Everyone's heard about the Target controversy involving the swimsuits with "tuck-friendly" construction suitable for gender expressions the retail chain sells for adults, but not, as some conservatives claimed, children. And there's the Bud Light flap caused by the brand's fleeting embrace of Dylan Mulvaney, a popular, flamboyant young transgender “influencer” that ended up diminishing the watery beer's sales. But how many know about the modern investment philosophy, known as "ESG," that's bankrolling this trend?
Under the principles of ESG—"environmental, social, and corporate governance"—investors favor corporations they view as good citizens of the world. They reward green corporations (that's the "E"), progressivism on social issues (e.g. tuckable swimsuits and transgender-friendly marketing campaigns ("S"), and for the "G"—diverse corporate boards, stakeholder rights, and company policies and values. You’d think no conservative-leaning corporation would pay much heed to the above criteria, but that’s wrong. Fox News celebrated Pride Month by encouraging its employees to give money to groups that encourage sex changes for minors, and to read a book of gay erotica that explains what a glory hole is.
I’ve no particular opposition to either sex changes for minors—a parent-child decision, or glory holes—but there's an obvious forced quality to pushing such material in a conservative workplace. Are Fox News employees really expected to read gay erotica to show their support for Pride Month? But Fox News is owned by Fox Corporation, which is just as subject to ESG/Big Three pressure as a progressive firm like Disney.
If you're wondering why the above controversies keep popping up—Kohl's was recently in hot water when it sold Pride clothing marketed for infants—follow the money. Our major investment capital firms have placed ESG at the core of their investment choices. So even though the Bud Light boycott was effective at damaging the brand, and Target was forced into some concessions, the massive ESG funding superstructure dwarfs the power of any of potential conservative-backed boycott, which would be up against the Big Three—Black Rock, Vanguard, and State Street—the three largest and most influential financial institutions in U.S. history that control around $20 trillion in assets, almost none of which are their own.
Conservatives are now in the ironic position where their 401k savings are used to promote ideas they oppose. The Big Three, which are committed to ESG, are the largest shareholders of around 90 percent of the biggest firms listed on the S&P 500. The implied threat is they'll sell off their shares if their ESG demands aren’t met, so conservatives have their work to do, even if recent boycott successes have energized them.
Over on the "E" side of ESG, there’s a push to reward green firms with investments while withdrawing funding from brown firms, based on the assumption that the "carrot and stick" approach will work. But if there's any original research supporting this simplistic notion, I've yet to see it. What's indisputable is that association with such a progressive investment strategy makes many feel good, and helps them bond with like-minded individuals who believe they're "on the right side of history."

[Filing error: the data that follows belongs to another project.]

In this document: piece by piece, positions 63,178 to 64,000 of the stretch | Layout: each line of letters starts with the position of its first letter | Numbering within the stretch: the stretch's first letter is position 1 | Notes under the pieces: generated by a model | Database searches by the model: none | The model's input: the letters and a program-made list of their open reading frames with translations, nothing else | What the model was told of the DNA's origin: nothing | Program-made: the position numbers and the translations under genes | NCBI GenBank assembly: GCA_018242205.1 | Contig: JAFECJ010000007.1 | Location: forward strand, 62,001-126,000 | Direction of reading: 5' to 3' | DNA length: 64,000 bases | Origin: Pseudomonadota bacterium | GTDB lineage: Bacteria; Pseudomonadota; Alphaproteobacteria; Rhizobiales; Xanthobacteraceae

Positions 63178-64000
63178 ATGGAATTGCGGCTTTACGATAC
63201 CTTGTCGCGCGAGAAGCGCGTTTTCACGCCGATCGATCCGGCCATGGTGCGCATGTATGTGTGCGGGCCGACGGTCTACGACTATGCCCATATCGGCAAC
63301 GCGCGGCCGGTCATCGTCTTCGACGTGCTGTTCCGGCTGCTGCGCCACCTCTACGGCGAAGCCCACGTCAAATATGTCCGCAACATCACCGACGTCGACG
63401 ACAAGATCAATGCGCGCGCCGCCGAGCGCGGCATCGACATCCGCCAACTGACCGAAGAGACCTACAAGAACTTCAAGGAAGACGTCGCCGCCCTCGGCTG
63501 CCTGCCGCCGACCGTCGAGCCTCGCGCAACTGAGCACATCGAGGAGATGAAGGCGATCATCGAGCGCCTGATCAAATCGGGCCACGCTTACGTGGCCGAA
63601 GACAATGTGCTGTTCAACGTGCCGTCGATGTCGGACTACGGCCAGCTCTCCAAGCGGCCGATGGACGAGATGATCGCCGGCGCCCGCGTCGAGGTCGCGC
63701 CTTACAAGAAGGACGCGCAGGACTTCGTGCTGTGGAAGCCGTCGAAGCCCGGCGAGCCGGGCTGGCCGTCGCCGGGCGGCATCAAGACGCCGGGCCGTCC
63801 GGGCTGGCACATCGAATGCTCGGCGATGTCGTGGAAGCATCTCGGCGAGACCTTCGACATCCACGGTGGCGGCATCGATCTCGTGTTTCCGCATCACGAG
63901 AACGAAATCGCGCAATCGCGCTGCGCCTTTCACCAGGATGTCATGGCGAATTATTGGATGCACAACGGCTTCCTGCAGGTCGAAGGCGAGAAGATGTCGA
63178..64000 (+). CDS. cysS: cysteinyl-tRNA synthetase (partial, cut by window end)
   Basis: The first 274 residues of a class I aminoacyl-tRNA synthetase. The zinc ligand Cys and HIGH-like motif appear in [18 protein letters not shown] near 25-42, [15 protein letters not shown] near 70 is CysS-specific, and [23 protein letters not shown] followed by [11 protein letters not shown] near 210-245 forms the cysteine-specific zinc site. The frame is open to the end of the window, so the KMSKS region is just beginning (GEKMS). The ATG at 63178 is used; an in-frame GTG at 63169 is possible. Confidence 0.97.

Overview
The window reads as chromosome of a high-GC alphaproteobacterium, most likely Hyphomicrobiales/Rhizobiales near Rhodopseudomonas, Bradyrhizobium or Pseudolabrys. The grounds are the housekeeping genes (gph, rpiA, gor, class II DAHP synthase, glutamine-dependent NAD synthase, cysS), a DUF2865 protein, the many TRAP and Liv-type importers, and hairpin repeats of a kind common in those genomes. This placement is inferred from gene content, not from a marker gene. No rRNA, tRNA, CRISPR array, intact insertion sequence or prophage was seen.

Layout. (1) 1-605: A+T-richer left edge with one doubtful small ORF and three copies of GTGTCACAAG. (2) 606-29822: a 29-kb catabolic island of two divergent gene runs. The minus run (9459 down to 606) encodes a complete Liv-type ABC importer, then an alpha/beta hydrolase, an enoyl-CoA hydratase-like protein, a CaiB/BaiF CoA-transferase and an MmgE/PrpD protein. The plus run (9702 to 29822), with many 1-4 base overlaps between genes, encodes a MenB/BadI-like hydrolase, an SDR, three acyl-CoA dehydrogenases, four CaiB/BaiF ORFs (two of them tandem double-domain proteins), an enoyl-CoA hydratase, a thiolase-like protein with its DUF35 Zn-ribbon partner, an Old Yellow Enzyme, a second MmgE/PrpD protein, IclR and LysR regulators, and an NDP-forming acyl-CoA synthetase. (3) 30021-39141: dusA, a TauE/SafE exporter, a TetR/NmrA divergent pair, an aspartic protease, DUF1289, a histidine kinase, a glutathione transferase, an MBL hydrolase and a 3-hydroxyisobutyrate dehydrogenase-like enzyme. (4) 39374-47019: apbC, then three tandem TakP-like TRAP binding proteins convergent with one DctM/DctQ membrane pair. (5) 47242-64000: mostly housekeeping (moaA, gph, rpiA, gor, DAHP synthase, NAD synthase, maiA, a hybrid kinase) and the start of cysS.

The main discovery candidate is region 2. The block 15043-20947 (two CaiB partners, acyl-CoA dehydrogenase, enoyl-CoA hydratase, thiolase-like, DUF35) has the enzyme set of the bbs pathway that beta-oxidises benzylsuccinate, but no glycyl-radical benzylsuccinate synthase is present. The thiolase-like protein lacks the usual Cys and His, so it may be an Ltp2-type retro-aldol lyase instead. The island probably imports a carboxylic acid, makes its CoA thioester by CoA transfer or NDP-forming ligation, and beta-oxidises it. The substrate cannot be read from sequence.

But how effective is it to funnel cash into finance and insurance companies that are already green and, by the nature of their business, can't get much greener? What would added investment do to make Spotify greener? If the music streamer were able to become twice as green, it would have no effect on the environment, while even a one percent reduction in emissions from a major brown firm would. Raising the cost of capital for a brown firm, which ESG does, will force it to lower its environmental impact? This is the point progressives haven't thought through, because their analysis has been feelings-based rather than economics-based.
Ultimately, brown firms pollute more when they’re punished, according to a study done by Yale School of Management professor Kelly Shue. The professor found that the ESG stick leads them to adhere to current production techniques, rather than going green to appease the Big Three, because that gets them the cash to stave off bankruptcy.
Forcing behaviors doesn't work out well for the environment, and in other realms as well. But tell that to Larry Fink, billionaire CEO of BlackRock, who in a 2017 New York Times interview said, "Behaviors are gonna have to change and this is one thing we're asking companies. You have to force behaviors, and at BlackRock we are forcing behaviors."
Fink did everyone a big favor by spelling out the Big Three's authoritarian agenda in plain English, so we need to believe him. And don't forget Joe Biden is on board. He supports Wall Street imposing a political agenda on the nation with its financial might, which I thought was anathema to the Democrats. The agenda involves forcing CEOs to comply with various ESG-based edicts, or their salaries will be cut. Corporate boards will be forced to choose their boards with a priority on diversity over competence.
It’s conceivable Larry Fink and his tight circle may someday force corporations to have their employees' pronouns attached to their emails. Question: Do we want the tiny group of unelected finance kingpins that controls $20 trillion in pension funds, 401k funds, etc. "controlling" our behavior? Kelly Shue has already demonstrated the folly of that approach on the "E" side, so why would it work out better on the "S" side?